Finding Support During Cancer
- Sarah Ferguson, the 64-year-old Duchess of York and British author, was spotted in New York City with her eldest daughter after undergoing a stunning makeover. Her daughters have been among her biggest supporters during her breast cancer journey.
- Ferguson revealed she had been diagnosed with breast cancer this past summer. She underwent a single mastectomy, which is the removal of one breast, to treat the cancer.
- Generally, women opt for reconstructive surgery immediately following a mastectomy. This is usually an emotional and personal decision because it impacts how women view themselves with their breasts altered.
- The U.S. Preventive Services Task Force recommends women begin screening for breast cancer at age 40. Women should talk with their doctor to learn about their cancer risk and assess a good time to start annual mammograms.
In the wake of her treatment for breast cancer, Sarah Ferguson, the 64-year-old Duchess of York, and her eldest daughter Clarissa wowed many in New York City after undergoing a stunning makeover. The royal duo was glammed up for a night in the town. They wore lavish black dresses full of shimmers and lace and topped off with flawless makeup.
For Ferguson, sharing the luxurious spotlight with her daughter made the moment more special because her children have been among her biggest supporters during her breast cancer journey.
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Supportive fans were quick to shower them with compliments on social media once photos surfaced online.
“They both look beautiful! So nice to see the Duchess happy and healthy!” Instagram user Gregory Benjamin wrote in a caption.
Instagram user Apryl Braun wrote, “Absolutely stunning.”
U.K.-based news outlet “The Daily Mail” reports Beatrice and Ferguson received their “glamourous makeover by a high-profile makeup artist” who remained nameless.
Ferguson, who is battling breast cancer, said to People Magazine that her daughters have been “as supportive as can be, as they always are.”
She also adds that her grandchildren have been “spectacular healers” and emphasizes “joy and laughter” as powerful tools for such healing.
Helping Patients Understand Breast Cancer Treatment Options
The Duchess’ Breast Cancer Journey
Ferguson is a member of the British royal family. From 1986 to 1996, she married Prince Andrew, the father of her two children, Princess Beatrice and Princess Eugenie. Her breast cancer journey began earlier this summer after a routine mammogram discovered a shadow area that required further examination and ended up being breast cancer.
She underwent a single mastectomy, which is the removal of one breast, to treat the cancer. There are several factors to weigh when considering a mastectomy; chief among them is whether breast-conserving surgery (or lumpectomy) is possible. Your doctor will look at the size and features of your tumor and your family history to make a recommendation.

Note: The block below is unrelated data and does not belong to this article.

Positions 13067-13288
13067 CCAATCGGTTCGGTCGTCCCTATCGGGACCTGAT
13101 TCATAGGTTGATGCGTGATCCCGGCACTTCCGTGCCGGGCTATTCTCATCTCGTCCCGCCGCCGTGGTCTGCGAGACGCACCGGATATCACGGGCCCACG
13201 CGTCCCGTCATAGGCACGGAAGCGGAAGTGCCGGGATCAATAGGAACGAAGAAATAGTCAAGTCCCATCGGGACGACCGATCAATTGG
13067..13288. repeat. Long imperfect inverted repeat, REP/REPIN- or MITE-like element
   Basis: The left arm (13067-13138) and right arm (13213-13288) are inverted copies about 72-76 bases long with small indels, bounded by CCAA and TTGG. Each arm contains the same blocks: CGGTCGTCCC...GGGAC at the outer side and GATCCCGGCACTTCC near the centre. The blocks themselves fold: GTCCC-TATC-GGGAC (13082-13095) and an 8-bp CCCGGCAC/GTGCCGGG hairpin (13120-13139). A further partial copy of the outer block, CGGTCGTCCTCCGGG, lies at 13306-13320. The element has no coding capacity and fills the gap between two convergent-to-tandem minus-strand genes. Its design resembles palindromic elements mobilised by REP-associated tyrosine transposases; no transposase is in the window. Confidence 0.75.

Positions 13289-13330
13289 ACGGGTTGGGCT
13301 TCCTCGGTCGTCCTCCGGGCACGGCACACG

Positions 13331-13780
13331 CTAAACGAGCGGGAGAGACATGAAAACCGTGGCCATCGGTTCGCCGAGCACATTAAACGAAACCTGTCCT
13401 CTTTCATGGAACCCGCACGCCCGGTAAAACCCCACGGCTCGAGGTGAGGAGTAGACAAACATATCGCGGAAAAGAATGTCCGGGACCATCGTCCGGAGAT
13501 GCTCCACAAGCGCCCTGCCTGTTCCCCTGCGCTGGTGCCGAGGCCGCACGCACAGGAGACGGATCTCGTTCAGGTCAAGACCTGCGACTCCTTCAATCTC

WATCH: What to know when considering a mastectomy.
“Mastectomy has very specific indications. Some of the things that would predicate a mastectomy are things like a large tumor size to breast ratio or having cancer in more than one area of the breast, or things like a genetic mutation,” Dr. Sarah Cate, Chief of Breast Surgery, Stamford Hospital, explains to SurvivorNet.
Ferguson remains positive about her prognosis so far. She stresses early detection is one of the key lessons her breast cancer journey has taught her so far.
“Early detection is absolutely key and might have saved my life. It [is] easy to forget to prioritize our health and proactive care. Had my dear sister not urged me to keep the appointment I almost canceled, I might not have caught my cancer early enough to be able to treat it as effectively,” she says.
Breast Cancer Screenings
Mammograms are used to screen for breast cancer. Women who haven’t gone through menopause are encouraged to get a mammogram annually between the ages of 45 and 54. If you have experienced menopause, you can get a mammogram every two years.
The U.S. Preventive Services Task Force recommends women begin screening for breast cancer at age 40. Women should talk with their doctor to learn about their cancer risk and assess when a good time is to start annual mammograms.
WATCH: Breast cancer screening.
“We all agree regular screening mammography saves lives,” Dr. Connie Lehman, a professor at Harvard Medical School, told SurvivorNet.
Suppose you fit into the high-risk category for breast cancer, meaning a close family relative has been diagnosed. People at higher risk may have the BRCA1 or BRCA2 gene mutation or had radiation to the chest area when they were young. In cases like this, people in the high-risk category should begin annual mammograms at 30 years old.